Understanding Esports Team Valuations
Esports teams are becoming a hot commodity. In the past, ownership of a competitive video game organization was for gamers, only. However, influx of capital and ownership from outside the immediate world of gaming is changing that. Yet, this activity outpaces the maturity of techniques used to determine how much teams are worth. Plus, effective valuation models will help avoid an investment bubble for esports clubs.
Valuation: It’s complicated
Competitive gaming organizations are unique creatures. Unlike counterparts in traditional sports, they exist outside exclusive affiliation with a particular league. Sports leagues turn teams — competitors on the field — into economic partners off the field. Cooperation that results in labor market restraints (free agency rules, salary caps, etc.) and product market restraints (revenue sharing, exclusive regional affiliation, etc.). These restraints are designed to increase valuation, not limit it.
Currently esports clubs operate in a free market — with only ownership of video game IP by publishers serving as major constraints. As a result, the topic of valuation is complex. Furthermore, lacking organized protections means clubs must pursue unrestrained utility maximization — competitive success — rather than profitability maximization.
Esports clubs that win are better positioned to generate fans, media and sponsors engagement. Not to mention, prize pool winnings still compose a significant share of revenue flow (see image above). The brand of exclusive leagues found in sports provides a financial safety net for teams aren’t perennially successful. See: guaranteed revenue from broadcast rights sales and league-wide revenue sharing. None of these are widespread in esports today.
The valuation game
Although electronic sport is already capable of generating incredible passion and engagement — from valuable and hard-to-reach audiences — its industry is still bourgeoning. The lack of standard accounting practice and accessibility of revenue figures for esports clubs are notable gaps. This drops financial performance — e.g. earnings — as a dependable valuation metric. It also eliminates commonly used methodologies such as: Discounted Cash Flow (DCF), Market Capitalization, and Revenue Multiple.
Essentially, esports is a hybrid of ‘new wave’ media and sport. Likewise, club valuation must measure the ability to not only win, but also successfully merge video, text, gaming content, and community into engaging experiences. Below is an outline of metrics for an esports team valuation model:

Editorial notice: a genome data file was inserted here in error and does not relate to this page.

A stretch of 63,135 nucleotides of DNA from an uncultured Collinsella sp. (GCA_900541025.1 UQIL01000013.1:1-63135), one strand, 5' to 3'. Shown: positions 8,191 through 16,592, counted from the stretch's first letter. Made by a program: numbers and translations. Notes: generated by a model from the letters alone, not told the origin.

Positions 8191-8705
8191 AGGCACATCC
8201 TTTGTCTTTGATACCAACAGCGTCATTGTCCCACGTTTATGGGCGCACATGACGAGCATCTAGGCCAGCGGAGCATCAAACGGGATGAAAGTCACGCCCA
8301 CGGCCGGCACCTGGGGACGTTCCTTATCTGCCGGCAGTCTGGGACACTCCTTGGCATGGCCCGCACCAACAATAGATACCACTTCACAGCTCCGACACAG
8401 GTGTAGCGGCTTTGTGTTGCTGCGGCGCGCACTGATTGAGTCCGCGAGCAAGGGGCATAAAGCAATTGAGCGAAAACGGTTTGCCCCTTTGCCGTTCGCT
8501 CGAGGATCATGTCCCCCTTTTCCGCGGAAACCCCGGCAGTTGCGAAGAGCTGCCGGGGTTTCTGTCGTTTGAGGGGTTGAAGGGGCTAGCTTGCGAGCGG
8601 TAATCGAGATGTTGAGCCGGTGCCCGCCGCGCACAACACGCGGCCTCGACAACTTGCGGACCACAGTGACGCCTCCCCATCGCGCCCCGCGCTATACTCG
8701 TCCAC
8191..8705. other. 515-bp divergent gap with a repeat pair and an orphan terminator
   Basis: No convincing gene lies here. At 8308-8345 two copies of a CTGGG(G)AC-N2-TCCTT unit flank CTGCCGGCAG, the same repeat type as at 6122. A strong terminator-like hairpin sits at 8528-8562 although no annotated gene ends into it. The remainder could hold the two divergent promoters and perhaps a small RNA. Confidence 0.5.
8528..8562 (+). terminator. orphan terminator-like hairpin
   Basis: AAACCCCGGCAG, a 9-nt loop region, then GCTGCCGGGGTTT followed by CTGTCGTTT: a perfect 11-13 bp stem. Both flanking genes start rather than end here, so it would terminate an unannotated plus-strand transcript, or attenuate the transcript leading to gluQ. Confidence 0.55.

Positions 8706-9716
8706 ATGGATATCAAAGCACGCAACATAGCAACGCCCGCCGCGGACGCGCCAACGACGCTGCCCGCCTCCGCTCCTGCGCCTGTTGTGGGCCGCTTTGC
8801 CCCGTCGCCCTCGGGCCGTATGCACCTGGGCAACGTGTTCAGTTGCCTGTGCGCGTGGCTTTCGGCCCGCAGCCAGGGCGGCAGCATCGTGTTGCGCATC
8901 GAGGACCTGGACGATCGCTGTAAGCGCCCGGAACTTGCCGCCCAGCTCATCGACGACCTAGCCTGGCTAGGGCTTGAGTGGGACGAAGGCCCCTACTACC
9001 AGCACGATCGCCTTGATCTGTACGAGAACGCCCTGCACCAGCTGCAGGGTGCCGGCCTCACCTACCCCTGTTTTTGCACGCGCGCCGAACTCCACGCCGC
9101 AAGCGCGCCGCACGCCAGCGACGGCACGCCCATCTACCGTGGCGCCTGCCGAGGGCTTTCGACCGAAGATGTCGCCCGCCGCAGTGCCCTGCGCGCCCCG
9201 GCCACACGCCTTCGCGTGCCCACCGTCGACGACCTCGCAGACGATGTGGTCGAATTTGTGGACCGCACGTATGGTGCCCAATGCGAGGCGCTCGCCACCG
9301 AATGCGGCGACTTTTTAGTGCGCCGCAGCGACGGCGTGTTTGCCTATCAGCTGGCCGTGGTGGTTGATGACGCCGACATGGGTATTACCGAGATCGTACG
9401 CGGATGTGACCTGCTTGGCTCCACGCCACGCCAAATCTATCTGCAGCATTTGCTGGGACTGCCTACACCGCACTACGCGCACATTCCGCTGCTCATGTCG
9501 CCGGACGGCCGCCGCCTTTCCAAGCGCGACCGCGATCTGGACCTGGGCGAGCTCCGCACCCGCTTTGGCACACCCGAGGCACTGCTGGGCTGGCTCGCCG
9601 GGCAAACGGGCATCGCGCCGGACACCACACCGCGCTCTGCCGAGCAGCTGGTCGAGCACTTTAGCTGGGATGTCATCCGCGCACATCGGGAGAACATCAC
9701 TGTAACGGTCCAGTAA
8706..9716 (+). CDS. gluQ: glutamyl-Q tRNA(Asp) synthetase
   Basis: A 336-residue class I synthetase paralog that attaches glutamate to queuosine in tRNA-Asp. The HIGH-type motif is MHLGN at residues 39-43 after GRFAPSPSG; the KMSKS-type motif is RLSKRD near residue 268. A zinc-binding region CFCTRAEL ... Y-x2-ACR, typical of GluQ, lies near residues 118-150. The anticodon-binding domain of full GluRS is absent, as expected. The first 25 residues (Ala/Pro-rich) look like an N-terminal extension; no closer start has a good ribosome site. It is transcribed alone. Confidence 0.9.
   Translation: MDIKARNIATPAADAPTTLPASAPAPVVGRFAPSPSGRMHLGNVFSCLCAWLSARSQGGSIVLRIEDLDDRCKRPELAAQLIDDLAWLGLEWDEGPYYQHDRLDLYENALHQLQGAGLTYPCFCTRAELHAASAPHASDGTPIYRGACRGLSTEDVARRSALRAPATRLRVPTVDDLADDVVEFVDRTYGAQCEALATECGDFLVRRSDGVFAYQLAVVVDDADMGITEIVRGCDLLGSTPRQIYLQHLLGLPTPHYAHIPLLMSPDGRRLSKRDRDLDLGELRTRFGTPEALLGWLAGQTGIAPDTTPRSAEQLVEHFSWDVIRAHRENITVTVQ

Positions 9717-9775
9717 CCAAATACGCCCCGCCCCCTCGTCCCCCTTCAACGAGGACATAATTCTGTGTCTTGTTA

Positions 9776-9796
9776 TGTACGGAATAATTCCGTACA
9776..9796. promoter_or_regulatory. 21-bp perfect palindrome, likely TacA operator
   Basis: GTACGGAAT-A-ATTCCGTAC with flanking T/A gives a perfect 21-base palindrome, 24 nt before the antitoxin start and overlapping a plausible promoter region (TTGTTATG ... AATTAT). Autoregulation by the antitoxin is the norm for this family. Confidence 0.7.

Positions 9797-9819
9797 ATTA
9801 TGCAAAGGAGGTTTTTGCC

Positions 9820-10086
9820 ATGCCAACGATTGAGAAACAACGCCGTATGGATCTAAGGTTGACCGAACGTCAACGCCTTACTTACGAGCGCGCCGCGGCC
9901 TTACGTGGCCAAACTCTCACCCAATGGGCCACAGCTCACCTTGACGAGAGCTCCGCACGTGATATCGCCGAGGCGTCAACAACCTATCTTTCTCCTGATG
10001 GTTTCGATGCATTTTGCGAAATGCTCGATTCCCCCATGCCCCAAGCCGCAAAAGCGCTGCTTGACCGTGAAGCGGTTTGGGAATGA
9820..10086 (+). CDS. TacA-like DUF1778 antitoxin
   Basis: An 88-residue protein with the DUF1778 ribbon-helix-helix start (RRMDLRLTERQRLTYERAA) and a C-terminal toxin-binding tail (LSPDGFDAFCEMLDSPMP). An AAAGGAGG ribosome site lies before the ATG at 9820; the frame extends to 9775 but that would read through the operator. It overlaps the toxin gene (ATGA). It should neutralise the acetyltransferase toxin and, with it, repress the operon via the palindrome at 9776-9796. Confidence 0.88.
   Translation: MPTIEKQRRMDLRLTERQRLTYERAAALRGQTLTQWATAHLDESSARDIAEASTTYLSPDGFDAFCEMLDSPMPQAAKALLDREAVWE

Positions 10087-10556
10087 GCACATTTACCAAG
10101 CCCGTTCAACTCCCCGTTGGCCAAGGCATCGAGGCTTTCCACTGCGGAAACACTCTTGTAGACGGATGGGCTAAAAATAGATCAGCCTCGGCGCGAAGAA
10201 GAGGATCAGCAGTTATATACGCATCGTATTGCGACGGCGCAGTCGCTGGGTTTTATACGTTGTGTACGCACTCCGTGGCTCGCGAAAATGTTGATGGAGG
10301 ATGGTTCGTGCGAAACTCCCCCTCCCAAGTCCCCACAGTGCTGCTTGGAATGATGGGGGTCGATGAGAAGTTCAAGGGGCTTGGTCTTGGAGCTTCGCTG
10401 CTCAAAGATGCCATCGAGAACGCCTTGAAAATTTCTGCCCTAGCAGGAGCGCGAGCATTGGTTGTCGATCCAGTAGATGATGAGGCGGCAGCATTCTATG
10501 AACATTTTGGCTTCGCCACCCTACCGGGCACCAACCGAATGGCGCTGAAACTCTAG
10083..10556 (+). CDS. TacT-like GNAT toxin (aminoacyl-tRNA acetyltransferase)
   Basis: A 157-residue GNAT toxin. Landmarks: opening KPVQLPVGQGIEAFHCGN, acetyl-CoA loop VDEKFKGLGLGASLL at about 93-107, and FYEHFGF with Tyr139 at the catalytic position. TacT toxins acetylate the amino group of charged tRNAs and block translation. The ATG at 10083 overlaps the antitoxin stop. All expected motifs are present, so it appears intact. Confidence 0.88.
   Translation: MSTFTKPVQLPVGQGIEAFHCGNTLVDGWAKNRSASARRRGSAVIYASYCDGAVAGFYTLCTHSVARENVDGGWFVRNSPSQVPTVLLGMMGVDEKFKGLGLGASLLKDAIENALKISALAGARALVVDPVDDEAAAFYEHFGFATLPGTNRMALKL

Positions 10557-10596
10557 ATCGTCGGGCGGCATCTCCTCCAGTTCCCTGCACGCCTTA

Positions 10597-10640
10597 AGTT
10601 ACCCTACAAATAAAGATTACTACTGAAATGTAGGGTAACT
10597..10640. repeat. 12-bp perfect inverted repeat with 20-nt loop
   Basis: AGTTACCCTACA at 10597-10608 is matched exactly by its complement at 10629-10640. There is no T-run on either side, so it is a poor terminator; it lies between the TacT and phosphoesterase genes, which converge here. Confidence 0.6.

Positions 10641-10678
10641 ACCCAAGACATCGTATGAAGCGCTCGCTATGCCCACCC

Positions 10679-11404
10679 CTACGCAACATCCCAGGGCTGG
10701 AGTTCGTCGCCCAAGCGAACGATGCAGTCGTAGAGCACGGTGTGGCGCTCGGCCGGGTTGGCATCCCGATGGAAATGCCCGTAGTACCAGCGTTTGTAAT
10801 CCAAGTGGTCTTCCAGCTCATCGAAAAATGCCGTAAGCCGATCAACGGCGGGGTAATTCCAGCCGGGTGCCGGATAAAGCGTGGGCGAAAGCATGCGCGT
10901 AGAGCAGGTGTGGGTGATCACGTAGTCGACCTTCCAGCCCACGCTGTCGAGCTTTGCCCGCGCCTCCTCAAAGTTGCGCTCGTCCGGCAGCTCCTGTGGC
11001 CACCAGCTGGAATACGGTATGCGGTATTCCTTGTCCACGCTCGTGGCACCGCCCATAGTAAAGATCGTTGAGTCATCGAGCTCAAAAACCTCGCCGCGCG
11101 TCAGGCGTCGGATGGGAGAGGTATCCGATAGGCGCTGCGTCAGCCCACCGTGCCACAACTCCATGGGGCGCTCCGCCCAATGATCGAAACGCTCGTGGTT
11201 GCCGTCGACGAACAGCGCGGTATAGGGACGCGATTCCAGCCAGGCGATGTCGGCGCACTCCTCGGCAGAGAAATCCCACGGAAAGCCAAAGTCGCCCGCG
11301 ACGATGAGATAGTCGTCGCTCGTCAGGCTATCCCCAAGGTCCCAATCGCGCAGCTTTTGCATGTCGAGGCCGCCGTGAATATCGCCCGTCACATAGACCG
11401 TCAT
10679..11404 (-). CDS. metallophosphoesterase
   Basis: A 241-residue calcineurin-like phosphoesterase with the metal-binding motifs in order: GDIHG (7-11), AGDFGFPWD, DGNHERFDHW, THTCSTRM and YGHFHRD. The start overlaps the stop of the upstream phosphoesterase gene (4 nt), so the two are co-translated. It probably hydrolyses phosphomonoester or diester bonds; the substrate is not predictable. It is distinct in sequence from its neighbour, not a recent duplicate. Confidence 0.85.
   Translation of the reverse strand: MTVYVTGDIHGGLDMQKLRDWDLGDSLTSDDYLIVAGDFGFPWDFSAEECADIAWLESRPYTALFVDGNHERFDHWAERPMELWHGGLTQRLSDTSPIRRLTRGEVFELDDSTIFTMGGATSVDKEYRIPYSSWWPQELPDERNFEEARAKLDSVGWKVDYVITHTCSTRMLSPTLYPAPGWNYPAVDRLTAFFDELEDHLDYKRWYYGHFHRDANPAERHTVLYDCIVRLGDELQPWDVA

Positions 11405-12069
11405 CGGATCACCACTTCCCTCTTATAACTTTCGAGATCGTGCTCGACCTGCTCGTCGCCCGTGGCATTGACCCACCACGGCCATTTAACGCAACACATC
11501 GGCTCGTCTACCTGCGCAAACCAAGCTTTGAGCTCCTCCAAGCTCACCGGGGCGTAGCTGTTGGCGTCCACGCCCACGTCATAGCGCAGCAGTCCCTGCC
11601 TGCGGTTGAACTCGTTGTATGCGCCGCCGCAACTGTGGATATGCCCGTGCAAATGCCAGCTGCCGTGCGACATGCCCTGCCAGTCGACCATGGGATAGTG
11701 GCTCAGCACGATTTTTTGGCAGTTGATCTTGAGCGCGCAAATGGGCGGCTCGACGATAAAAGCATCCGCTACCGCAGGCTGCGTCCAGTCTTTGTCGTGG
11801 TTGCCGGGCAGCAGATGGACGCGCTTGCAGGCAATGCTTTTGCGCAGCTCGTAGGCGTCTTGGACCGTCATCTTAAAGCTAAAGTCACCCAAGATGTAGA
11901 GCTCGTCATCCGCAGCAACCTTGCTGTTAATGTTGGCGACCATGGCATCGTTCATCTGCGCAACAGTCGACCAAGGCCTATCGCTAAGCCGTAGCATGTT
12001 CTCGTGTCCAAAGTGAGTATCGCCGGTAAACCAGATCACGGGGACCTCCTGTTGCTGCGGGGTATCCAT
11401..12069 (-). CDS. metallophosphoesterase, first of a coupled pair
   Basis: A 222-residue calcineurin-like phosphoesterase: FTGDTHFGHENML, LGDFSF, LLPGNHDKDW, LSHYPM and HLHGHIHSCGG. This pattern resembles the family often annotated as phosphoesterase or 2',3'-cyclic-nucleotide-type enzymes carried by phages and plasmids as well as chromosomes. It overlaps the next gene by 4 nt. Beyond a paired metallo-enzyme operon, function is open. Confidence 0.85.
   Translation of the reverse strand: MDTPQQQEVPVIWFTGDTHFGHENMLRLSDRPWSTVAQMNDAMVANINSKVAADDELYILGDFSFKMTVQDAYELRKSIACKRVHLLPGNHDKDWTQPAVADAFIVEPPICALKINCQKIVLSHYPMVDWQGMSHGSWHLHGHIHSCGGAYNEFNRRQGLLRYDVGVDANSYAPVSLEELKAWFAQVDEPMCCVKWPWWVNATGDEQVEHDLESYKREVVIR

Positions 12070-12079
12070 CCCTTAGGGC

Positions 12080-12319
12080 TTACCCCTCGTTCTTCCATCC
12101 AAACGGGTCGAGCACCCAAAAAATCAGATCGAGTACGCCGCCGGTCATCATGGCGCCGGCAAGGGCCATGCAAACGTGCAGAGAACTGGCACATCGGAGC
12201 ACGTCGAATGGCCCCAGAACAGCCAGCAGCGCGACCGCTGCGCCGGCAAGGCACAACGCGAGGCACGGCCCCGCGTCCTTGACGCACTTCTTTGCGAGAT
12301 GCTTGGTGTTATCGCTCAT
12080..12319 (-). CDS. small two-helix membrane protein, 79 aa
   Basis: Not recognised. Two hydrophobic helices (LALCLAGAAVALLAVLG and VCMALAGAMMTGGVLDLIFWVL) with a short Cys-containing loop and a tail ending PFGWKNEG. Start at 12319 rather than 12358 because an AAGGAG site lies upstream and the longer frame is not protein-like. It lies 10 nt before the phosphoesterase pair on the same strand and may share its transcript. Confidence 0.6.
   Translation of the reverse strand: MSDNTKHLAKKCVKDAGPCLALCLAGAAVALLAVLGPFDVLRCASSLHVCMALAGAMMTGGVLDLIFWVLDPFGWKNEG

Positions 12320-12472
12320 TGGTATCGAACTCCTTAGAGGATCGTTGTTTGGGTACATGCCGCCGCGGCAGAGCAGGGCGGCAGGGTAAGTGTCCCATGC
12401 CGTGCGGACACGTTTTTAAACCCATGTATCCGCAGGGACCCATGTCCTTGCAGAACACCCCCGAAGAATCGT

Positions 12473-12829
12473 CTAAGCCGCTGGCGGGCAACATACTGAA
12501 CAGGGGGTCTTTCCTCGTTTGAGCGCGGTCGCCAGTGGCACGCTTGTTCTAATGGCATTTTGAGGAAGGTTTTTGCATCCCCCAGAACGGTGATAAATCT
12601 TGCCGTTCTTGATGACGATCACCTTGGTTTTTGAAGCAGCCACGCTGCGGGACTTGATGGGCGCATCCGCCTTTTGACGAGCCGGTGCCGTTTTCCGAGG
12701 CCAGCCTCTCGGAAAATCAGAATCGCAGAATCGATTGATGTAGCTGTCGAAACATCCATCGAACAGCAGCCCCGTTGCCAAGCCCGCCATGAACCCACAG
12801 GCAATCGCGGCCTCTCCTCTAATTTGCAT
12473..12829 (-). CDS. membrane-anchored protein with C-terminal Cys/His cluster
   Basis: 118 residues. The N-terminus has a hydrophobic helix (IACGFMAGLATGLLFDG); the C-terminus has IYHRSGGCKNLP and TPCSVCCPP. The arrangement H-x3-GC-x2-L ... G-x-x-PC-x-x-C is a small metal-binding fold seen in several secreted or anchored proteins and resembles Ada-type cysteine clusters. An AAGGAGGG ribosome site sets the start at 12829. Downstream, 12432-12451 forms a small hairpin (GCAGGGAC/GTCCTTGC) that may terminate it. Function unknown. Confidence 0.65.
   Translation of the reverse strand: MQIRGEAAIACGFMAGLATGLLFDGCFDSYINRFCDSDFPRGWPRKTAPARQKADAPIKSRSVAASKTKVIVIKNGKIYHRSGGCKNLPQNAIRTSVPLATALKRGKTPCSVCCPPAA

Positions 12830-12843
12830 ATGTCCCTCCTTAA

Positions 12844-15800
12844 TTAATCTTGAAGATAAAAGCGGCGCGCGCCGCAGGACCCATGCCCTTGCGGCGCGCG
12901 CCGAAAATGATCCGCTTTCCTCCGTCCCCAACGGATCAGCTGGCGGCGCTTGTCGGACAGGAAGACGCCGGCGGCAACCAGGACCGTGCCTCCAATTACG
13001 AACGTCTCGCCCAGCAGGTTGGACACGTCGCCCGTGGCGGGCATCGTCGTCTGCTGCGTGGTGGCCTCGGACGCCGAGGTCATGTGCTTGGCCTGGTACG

- Proven competitive performance — With teams across multiple game titles, esports clubs are pressured to win on multiple fronts. A track record of fielding championship caliber teams is crucial. So is management that quickly recognizes which new game titles are valuable — towards investing in team growth and player development early on.
- Media and merchandise potential — Expanding media markets –more linear TV broadcasts, channels, and virtual reality content geared towards esports — point to a future for team-centric licensing. Valuable clubs will demonstrate strong fan consumption of team-generated media. Merchandising is already an area where clubs can turn over hard revenue figures.
- Brand integration strength — Sponsor money isn’t free. Strong club brands can support integration with larger non-endemic brands, and justify higher priced partnerships. Creative development and content production capabilities are must-haves.
- Fan behavior analytics — A crucial step towards capturing more revenue per esports fan — estimated at $3.5 per fan in 2016 by Newzoo — is better data. Clubs are in a unique position to capture and deliver analytics about their own fans — beyond standard number of viewers, Facebook likes, and social media followers. A club’s readiness to execute here is a key benchmark.
Given the early stage of industry development, expect a high variance in the price tags for mergers, acquisitions or sales of esports teams. However, an increase in deal flow will place a premium on comprehensive valuation models. Ideally, team collectives like the World Esports Association (WESA) and Professional Esports Association (PEA) will promote standard reporting and metrics from member clubs. Especially seeing how smart investments depend on transparent and consistent valuations.
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Originally published at www.esportsgroup.net on October 12, 2016.